PLOT: Rob Zombie’s remake of the horror classic. Decades after murdering his family, Michael Myers returns home to terrorize the residents of Haddonfield.
For the first time last year, I watched The Devil’s Rejects, the first Rob Zombie-directed film I had ever seen. The movie is pretty schlocky, but it works for the story it’s trying to tell. Unfortunately, while I think Rob Zombie is able to make his remake of Halloween his own, I’m not particularly sure it’s a place that Halloween needs to go.
I don’t really need to go into a plot description for this film, as it does follow, more or less, the same plot points as the original. The main difference is that, in this one, Michael Myers gets a full backstory, which unfortunately is pretty stock. Michael comes from the biggest white trash family cliché that any writer has put to paper, which I guess is why he winds up murdering an incredible amount of innocent people. Or maybe it’s the obvious signs of being a complete sociopath; it really could be either, and the backstory is the main reason why this film just doesn’t work, despite the director’s best intentions.
The problem with giving Michael Myers a backstory is that we’re unsure of what to get out of it. Are we supposed to feel sympathy for Michael? Then why make him a sociopath that kills cats? And if we are supposed to feel something for him, then he shouldn’t go around killing everyone he sees. He even kills the janitor from the mental institution (played by Danny Trejo), the only guy that ever showed him some compassion. Kind of makes the kid hard to like. After that, we’re treated to the same beats of Halloween, only told in the sleaziest way possible. One of the brilliant things about the original film is how subtle it is; Rob Zombie doesn’t get subtlety. In turn, what we get is a version of Halloween that feels like it takes place in the same universe as his other movies.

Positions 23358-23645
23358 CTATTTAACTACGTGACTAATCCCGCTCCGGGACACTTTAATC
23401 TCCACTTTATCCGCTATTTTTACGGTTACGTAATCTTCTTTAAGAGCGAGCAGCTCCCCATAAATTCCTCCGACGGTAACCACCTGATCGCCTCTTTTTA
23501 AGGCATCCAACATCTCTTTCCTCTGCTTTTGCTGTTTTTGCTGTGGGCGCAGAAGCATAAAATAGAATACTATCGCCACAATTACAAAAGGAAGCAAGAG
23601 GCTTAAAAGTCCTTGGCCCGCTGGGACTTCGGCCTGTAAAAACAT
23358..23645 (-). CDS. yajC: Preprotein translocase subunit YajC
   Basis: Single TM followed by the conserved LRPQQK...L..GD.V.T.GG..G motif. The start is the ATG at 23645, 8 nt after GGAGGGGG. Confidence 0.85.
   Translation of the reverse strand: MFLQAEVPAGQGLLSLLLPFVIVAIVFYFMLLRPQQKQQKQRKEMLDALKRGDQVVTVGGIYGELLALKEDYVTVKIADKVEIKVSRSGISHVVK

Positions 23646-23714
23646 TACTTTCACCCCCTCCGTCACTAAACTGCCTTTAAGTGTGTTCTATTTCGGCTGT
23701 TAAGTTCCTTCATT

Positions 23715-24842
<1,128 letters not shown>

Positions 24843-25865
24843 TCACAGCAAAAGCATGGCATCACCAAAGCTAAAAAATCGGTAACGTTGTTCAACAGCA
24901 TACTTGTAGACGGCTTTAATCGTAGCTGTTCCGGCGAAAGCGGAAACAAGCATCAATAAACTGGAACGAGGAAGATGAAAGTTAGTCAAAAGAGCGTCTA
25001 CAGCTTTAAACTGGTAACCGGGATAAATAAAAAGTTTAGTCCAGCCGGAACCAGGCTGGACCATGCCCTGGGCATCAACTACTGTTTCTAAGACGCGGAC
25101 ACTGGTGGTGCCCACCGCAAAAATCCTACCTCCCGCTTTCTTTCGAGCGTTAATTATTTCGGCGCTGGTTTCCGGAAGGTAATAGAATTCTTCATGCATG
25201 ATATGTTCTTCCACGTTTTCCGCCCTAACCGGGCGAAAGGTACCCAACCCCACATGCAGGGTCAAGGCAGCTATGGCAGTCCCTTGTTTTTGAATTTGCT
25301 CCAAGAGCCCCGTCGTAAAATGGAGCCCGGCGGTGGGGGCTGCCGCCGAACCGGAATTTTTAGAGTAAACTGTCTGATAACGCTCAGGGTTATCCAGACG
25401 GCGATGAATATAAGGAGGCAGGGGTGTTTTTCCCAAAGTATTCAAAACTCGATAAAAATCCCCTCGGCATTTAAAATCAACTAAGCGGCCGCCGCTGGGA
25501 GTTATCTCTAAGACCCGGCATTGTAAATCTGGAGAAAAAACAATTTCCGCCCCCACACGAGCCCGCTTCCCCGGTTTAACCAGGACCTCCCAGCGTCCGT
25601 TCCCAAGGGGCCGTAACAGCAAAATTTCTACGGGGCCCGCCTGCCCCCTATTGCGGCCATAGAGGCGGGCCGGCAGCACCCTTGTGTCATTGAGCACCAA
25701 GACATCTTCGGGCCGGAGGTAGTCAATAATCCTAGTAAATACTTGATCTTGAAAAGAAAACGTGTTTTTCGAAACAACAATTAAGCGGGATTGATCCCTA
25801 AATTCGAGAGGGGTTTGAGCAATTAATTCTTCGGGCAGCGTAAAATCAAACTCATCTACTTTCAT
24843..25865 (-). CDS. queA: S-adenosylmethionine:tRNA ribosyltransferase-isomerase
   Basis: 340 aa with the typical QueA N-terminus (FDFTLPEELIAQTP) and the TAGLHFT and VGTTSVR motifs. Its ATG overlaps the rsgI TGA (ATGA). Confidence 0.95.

Through the roof. It’s what Zombie loves to do: fill the frame with blood. Comes off as pretty cheap, if you ask me, at least in the context of the original.
Gore Rating: 5 out of 5
I would consider the original film a scary movie. It does for the slasher film what Jaws did to the shark movie. This one, on the other hand, just tries to shock and it comes off as cheap and the opposite of scary.
Scare Rating: 1 out of 5
Again, this is another thing that Zombie tends to do. The sex is amped up here and we get three separate actresses going, at least, topless.
Sex/Nudity Rating: 5 out of 5
Rob Zombie loves to make exploitation films, and this is what we have: a version of Halloween for the grindhouse enthusiast. I appreciate he sets out to make a movie that is uniquely his own, but I wish it wasn’t a Michael Myers movie. I’d say that this film ranks up there with some of the better horror remakes of the past two decades, but I feel like Carpenter’s original still deserves better than this sleaziness.